Apple has found a big investor that still has faith in its future: itself.
On Tuesday, the technology giant announced that it planned to more than double its program to return cash to shareholders through stock buybacks and a higher dividend, spending $100 billion on the effort through the end of 2015. Its share repurchases alone will increase to $60 billion from the $10 billion it committed previously, the largest such plan in history, the company said.
The move to renew investors' love affair with Apple's stock came as the company announced its first profit decline in a decade. Apple said its net income fell 18 percent in its fiscal second quarter, as one of the most successful technology franchises in recent years, the iPhone, showed signs of slowing and other, less profitable products began to make up more of its sales.
The rarity of Apple's profit decline, which was expected, underscores how one of the most remarkable winning streaks in business has come to an end, at least for now. Investors have battered the company's stock for months, sending its shares down from their peak of more than $700 last year as warning signs began to emerge about its growth prospects.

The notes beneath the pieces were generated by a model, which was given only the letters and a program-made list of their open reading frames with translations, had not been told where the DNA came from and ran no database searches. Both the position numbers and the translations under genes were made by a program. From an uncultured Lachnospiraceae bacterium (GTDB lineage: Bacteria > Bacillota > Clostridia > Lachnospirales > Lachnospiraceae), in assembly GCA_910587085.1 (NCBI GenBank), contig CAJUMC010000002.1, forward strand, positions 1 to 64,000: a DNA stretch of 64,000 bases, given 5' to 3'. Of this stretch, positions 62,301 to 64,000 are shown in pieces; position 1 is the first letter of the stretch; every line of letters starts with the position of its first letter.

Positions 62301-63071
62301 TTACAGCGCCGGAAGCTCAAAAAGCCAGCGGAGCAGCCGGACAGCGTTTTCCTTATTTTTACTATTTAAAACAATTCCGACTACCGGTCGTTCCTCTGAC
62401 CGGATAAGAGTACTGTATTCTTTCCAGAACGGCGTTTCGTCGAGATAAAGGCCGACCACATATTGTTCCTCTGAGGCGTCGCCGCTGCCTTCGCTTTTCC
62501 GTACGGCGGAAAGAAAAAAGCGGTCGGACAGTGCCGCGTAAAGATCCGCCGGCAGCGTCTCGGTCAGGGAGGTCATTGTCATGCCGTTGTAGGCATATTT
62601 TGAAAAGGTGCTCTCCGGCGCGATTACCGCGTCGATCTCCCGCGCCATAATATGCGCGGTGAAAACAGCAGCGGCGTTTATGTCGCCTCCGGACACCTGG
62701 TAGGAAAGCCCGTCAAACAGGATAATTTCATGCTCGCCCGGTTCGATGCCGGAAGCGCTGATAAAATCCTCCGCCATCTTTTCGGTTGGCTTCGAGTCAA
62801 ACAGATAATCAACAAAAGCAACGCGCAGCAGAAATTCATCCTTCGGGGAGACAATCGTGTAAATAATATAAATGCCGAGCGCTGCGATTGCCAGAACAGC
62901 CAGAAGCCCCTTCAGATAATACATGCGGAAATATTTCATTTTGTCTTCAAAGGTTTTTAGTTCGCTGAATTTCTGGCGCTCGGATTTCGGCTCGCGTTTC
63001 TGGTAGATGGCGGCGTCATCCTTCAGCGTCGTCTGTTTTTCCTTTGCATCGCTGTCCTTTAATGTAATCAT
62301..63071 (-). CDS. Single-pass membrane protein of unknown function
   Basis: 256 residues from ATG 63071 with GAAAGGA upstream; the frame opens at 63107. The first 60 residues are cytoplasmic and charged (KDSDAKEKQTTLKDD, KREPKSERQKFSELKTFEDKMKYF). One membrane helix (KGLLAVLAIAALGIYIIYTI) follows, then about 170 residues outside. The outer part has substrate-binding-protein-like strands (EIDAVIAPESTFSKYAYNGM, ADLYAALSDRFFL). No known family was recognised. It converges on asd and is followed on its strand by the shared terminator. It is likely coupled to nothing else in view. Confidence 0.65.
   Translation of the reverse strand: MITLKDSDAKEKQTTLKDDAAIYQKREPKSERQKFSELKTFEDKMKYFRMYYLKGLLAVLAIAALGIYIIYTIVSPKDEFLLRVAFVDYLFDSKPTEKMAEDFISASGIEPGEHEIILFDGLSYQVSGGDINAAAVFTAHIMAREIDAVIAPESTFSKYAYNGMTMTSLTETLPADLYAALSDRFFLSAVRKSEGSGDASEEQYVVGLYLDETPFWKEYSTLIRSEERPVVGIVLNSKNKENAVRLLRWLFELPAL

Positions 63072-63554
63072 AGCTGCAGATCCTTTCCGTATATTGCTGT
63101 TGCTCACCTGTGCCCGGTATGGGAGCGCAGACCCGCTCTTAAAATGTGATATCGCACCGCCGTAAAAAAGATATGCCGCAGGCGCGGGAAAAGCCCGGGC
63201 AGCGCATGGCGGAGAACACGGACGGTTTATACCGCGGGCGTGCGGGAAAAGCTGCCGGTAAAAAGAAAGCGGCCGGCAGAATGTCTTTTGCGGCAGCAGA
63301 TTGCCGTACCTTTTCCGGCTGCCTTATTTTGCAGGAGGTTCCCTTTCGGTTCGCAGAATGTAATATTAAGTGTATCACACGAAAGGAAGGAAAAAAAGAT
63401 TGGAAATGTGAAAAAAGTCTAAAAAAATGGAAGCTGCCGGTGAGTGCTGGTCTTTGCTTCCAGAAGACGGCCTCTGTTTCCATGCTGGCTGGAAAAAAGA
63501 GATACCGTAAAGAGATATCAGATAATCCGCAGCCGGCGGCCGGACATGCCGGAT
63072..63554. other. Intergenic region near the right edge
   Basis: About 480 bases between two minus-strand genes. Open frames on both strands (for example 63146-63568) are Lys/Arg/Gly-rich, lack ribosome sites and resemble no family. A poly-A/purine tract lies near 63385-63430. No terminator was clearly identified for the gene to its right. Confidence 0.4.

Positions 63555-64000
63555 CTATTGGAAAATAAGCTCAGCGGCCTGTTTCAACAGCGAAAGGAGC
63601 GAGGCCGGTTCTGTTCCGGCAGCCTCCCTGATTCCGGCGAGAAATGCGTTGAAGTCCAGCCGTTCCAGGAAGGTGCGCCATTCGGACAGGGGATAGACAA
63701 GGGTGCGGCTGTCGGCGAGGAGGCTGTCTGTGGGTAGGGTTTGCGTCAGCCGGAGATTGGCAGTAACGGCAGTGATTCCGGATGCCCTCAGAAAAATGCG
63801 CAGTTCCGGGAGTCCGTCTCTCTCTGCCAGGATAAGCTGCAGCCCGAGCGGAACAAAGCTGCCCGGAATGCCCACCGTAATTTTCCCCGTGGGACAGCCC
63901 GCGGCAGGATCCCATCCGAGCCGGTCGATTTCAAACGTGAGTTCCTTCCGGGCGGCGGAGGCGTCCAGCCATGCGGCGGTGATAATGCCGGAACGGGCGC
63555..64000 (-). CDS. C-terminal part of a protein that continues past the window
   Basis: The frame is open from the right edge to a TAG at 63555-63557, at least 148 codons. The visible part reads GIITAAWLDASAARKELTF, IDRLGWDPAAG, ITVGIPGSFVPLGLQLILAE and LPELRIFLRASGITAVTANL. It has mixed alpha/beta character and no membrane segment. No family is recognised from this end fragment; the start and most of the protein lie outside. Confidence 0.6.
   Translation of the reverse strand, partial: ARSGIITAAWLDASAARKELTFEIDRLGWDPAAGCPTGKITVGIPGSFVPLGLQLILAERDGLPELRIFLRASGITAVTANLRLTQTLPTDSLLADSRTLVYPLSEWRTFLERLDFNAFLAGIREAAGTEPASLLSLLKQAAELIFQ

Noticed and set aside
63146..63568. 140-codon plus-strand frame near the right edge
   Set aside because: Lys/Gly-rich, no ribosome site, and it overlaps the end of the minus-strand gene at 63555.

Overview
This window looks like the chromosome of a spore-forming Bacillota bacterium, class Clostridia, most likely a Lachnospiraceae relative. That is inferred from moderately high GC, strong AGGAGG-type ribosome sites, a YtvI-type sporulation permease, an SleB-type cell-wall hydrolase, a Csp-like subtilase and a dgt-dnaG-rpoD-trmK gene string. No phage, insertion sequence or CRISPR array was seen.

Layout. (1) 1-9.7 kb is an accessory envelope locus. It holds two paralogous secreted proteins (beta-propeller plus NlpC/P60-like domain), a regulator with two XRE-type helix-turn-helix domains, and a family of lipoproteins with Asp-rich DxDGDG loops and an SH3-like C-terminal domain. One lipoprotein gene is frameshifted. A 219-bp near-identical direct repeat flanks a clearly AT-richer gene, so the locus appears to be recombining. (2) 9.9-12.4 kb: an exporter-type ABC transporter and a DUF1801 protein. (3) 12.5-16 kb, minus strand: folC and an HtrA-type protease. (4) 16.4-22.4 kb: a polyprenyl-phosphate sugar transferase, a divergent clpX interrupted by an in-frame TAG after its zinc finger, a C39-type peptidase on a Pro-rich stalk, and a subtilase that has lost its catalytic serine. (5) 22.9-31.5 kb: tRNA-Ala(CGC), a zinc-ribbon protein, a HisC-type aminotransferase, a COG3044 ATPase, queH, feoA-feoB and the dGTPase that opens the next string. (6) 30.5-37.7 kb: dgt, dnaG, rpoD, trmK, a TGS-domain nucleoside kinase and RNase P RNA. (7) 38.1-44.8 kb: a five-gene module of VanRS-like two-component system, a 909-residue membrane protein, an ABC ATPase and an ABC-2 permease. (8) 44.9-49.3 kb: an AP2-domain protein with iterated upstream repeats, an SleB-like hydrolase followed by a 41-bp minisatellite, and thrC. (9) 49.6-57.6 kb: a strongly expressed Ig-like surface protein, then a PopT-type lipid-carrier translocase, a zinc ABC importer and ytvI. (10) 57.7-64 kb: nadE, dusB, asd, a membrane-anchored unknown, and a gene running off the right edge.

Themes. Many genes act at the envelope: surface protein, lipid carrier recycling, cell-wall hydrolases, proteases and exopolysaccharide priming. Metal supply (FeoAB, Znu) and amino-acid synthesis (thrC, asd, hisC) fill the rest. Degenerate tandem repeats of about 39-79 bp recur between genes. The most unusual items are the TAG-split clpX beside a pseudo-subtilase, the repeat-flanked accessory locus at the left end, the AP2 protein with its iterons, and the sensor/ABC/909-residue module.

In regular trading on Tuesday, Apple shares rose nearly 2 percent to close at $406.13, but they fell slightly in after-hours trading as investors digested the quarterly earnings news and Apple's plan to return cash to shareholders. One thing that spooked investors is that Apple told them to expect little to no sales growth in this quarter.